We tried several times to talk the soldiers into checking Ahmad's ID so we could get it back and leave, but the majority of them were totally uninterested, as signaled to us by their completely blank and evil faces. We even tried to get up and move Ahmad away while "Kate" negotiated with the captain, but his buddies, blatantly disobeying orders, followed us as we walked away and repeated the first episode of beatings. Only this time they were really after the internationals.
When asked why they continued to beat us, the buzz cut soldier boy replied, "BECAUSE I'M CRAZY!" Another accused one of the activists of punching a soldier in the face. And yet another targeted a Swedish chap Greg (on his first day out with us) and really lit into him. The women did their best to create a shield, but it didn't stop the fuzzy hair soldier boy with a little freckle on his cheek from sticking his M16 into Greg's temple. ALL of the soldiers took notice of his outrageous action and began yelling, "Dye! Dye!" which we later found out meant, "Stop! Stop!" in Hebrew. I suppose they finally summoned some sort of conscious or perhaps work ethic and realized that shooting an unarmed international point-blank in the head wasn't kosher. They finally obeyed orders: retreated, let us all go, and even gave the confiscated Ids back to the village mayor.
Every last one of us was taken aback by their aggression. Internationals who were out there for the first time expressed how outraged they were at the soldiers' behavior. Of course, I wasn't completely surprised, but surprised at how well the Palestinians and activists reacted. At the end, no one was arrested, the Palestinians kept picking, and the most severe injuries thus far are bruises; although, I'm suffering what I can only describe as whiplash. What we didn't know at the time was that there was at least one press person taking pictures from atop the hill, but the soldiers got to him and deleted all of his photographs. Fortunately, our own media people did such a good job of filming and photographing, we managed to walk away with quite a bit of footage—only as a result of quick thinking and secretive handoffs.
So how do I feel about this? Personally, I'm just as affected as the first day I stepped into an action. But I have to say that with this new wave of activists I'm reassured that the message of freedom and justice for Palestine will continue to move throughout all circles and will eventually have a positive affect the outcome of this situation.
To be thanked at the end of the day by the village mayor—even though we really didn't do much other than get our "***" kicked—was nice, but it was even nicer to see the family walk away with bags full of olives. I can't help but think about the symbolism of the olive branch and how atrocious it is that Palestinians have to suffer so much hardship even after their repeated attempts to find peace for all people in Palestine.
It was a long day indeed, but I hope that our testimonies are worth something for those of you who can't be here with us or for those of you who just don't know what is happening.
2. "Those who say that Israel maintains purity of arms and the moral high ground, I say, you either have not seen/experienced what I have experienced, OR you simply do not care."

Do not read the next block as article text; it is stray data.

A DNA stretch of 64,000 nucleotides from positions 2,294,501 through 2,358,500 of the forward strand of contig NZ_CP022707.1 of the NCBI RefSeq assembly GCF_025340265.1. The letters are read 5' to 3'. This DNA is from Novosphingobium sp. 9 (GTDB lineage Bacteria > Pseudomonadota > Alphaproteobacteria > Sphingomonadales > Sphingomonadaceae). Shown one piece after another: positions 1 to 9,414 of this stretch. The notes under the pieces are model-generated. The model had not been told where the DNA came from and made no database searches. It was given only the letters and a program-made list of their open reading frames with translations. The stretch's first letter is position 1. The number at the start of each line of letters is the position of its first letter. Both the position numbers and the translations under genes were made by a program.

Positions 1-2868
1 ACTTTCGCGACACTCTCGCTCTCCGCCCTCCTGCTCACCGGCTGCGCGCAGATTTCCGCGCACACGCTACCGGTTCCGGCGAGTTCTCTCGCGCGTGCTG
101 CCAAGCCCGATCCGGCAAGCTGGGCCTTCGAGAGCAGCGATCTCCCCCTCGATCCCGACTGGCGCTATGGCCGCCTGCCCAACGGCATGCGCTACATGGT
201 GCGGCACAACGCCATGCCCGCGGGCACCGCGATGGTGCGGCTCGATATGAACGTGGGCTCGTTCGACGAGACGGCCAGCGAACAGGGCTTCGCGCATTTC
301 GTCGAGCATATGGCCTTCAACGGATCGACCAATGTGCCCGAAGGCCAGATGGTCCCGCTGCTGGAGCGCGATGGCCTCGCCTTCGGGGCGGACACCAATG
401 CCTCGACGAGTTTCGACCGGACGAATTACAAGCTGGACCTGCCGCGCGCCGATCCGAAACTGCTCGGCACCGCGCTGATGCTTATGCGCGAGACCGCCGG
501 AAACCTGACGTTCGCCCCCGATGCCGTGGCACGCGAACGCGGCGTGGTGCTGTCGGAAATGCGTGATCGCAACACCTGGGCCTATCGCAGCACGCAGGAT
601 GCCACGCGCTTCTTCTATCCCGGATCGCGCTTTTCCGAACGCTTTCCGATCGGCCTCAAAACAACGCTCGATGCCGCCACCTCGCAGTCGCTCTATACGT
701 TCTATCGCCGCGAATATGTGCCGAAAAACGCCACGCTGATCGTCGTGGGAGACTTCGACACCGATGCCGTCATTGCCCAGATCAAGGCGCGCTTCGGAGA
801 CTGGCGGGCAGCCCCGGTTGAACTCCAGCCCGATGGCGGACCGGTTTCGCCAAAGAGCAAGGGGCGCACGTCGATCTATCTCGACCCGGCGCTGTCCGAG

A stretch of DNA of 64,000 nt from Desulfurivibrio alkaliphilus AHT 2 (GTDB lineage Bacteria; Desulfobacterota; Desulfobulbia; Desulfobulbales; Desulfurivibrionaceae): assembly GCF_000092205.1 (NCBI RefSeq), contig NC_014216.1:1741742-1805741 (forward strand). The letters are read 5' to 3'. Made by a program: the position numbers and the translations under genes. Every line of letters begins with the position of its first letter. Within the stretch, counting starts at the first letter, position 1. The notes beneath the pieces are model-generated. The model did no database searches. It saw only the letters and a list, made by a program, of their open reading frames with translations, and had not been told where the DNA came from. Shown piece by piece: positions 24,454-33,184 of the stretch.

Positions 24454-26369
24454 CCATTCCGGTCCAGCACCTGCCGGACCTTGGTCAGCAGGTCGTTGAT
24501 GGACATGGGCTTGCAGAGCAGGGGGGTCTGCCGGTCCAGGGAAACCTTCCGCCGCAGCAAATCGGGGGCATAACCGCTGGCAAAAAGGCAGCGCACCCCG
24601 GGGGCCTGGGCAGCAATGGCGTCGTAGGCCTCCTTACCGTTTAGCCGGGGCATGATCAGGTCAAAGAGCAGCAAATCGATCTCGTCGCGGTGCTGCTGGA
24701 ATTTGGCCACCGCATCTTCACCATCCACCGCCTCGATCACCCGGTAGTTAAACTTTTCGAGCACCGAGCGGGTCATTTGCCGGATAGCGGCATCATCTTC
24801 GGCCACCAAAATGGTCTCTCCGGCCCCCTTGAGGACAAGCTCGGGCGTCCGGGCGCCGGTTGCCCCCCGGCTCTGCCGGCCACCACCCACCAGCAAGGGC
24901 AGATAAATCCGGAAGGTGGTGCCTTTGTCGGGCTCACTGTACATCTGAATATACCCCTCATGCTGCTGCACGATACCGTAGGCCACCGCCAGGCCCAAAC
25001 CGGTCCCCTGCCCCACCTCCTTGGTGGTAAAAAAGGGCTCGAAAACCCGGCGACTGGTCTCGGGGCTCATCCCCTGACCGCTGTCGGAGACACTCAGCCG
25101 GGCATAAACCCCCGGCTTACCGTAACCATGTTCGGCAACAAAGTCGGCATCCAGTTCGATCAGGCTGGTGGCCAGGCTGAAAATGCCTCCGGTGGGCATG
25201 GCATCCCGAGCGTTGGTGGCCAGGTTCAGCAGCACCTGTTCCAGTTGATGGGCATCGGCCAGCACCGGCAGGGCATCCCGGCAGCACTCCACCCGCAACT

A Day of Brutality in Deir Al Hatab
Where to start – the shocking realities or the good times? Since I'm on the verge of tears, probably best to debrief. Please know that all my reports are meant to be shared with anyone – I want people to know what is really going on. If one of you will forward my reports to Tim Holden, my US Rep, and Arlen Spector, my Senator (not that it will do any good or that they will even read it) please do.
Our group,(there are approximately 15 of us now – several Americans, several Swedes, 2 English, 1 German, 1 Japanese, 1 Italian, 1 Dane) went with our Palestinian coordinators from the Balata Refugee Camp where we have been staying to Deir Al-Hatab, a village near the settlement Alon Moray, to assist with the olive harvest and provide an international presence. Although the villagers had a written permit to harvest (imagine having to get permission from your occupier to try to harvest the fields that provided your livelihood – and being given only 2-3 day to accomplish this task) they were quite frightened of the settlers up on the hill.
We had not been picking more than 15 minutes when a group of soldiers arrived (6 of them) and told us we had to leave. Several from our group tried to negotiate with them. They said that they would allow the Palestinians to continue picking but that we would have to leave. Then they demanded the ID from our Palestinian coordinator, a young man in his 20s (the most vulnerable of the Palestinian population are the young men – most every Palestinian male has spent time in Israeli prisons). Ahmad gave them his ID but then they attempted take him away. At that point a number of us piled on top of Ahmad to prevent this (this is called de-arresting). At that point things turned very ugly. This group of six soldiers viciously beat several of our ISM men on top of Ahmaqd – kicking, hitting with their guns, punching, grabbing their necks, noses & ears, trying to strangle them, pulling hair – all of us in the pile were yelling at the soldiers to stop. At one point I yelled, "This is purity of arms?"— it was obvious their intent was to both get our Palestinian coordinator and to hurt primarily the male internationals – though the women were not exempt.